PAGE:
Aging wine

How long should wine age, and what happens when it does?

The answer to the first part of the question is simple but not easy: how long a wine should age depends on the wine.

Most wine is ready to drink when released and unlikely to improve with age. Some wines, however, improve with years in the bottle. Bordeaux, Burgundy, Barolo, and Barbaresco reds can benefit from 20-plus years in bottle. Age-worthy whites such as chardonnay from Burgundy and chenin blanc can age 15 years, riesling 20-plus years.

If you fret because your actuarial table suggests you won’t be around that long after your purchase, know many such bottles are not offered for sale for up to half of the aging needed to approach their peak.

Aging only affects small parts of wine, but those small parts make all the difference. In broad terms, wine includes four elements: around 85 percent is water, nine to 16 percent is alcohol, less than one percent is acidity, and the tiny remaining percentage is “phenolic compounds.” Water, alcohol, and acidity are not significantly affected by age. Phenols—which include tannin, color pigments, flavor compounds, and traces of many other things—evolve. Two-thirds of phenols come from seeds and stems, one-third from skins.

Wine is a living thing from vine to consumption. In the passage of time, tannin, color pigments, and flavor compounds continue to interact with each other. Some bind together, gain weight, and fall to the bottom of the bottle as sediment. As this happens, the wine evolves and becomes more complex.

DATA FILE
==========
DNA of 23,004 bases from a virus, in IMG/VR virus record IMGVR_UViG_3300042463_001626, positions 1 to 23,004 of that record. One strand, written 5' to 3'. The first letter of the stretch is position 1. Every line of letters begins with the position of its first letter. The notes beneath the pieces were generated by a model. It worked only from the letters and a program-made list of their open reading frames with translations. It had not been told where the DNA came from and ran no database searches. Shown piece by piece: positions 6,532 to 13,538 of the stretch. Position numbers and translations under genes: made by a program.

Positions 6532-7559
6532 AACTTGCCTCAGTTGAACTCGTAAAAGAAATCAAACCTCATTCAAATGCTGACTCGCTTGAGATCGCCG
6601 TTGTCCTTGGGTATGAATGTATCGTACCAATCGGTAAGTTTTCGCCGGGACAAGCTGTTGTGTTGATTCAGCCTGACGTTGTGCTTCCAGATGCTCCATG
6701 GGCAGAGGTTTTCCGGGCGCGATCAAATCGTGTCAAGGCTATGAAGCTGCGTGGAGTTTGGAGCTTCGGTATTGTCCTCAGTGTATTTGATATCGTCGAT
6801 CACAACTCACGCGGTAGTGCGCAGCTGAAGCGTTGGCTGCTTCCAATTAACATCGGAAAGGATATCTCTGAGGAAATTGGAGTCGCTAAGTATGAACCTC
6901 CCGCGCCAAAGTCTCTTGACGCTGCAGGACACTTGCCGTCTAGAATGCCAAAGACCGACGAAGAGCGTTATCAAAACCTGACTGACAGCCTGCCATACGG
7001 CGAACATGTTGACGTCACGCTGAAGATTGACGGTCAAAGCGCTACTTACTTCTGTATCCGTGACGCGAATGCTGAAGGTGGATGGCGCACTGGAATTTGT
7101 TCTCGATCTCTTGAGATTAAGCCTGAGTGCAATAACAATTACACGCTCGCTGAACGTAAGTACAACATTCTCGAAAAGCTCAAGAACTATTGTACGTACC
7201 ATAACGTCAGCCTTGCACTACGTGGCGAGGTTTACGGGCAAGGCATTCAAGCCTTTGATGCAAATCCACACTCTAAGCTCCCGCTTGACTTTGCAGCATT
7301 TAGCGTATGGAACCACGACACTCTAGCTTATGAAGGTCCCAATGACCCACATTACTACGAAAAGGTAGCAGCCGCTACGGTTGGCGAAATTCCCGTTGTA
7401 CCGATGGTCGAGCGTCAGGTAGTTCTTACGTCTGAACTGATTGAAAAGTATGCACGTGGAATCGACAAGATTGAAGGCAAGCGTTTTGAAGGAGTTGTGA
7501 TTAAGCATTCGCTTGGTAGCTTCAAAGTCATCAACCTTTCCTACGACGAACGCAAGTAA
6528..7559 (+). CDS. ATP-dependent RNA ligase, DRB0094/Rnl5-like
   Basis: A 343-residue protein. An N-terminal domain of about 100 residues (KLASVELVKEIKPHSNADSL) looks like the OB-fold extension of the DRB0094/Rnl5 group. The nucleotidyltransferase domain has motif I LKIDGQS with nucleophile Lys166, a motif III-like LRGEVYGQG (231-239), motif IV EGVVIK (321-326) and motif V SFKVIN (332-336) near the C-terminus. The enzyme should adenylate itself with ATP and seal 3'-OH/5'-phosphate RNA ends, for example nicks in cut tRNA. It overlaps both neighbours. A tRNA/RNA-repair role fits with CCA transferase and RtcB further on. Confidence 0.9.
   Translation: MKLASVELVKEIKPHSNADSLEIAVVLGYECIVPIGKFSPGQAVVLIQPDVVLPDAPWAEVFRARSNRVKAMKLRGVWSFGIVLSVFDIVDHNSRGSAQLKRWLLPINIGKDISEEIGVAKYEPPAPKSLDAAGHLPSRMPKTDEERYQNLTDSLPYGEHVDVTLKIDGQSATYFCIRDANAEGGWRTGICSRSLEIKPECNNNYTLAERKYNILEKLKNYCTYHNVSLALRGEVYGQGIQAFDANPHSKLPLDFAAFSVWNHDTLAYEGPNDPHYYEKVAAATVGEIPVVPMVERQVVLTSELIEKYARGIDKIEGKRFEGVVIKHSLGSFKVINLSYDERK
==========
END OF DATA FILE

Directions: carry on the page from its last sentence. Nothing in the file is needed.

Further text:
With age, harsh reds become softer as tannins evolve and color changes from red to brick, allowing the non-changing acidity to brighten the color. White wines change from pale gold to a richer yellow gold. For both reds and whites, at some point everything comes together and the wine hits is best drinking peak.

White wines, with less organic material, hit their peak sooner than reds, but all age-worthy wines reach a pinnacle and begin a slow decline as the wine continues to evolve. Do not panic. A great bottle of wine past its peak is still a great bottle of wine.

And the wine you purchased at the store today and plan to pair with dinner tonight can be a great bottle of wine, too. Especially if you enjoy it.

Last round: Wine and calculus do not mix. Never drink and derive.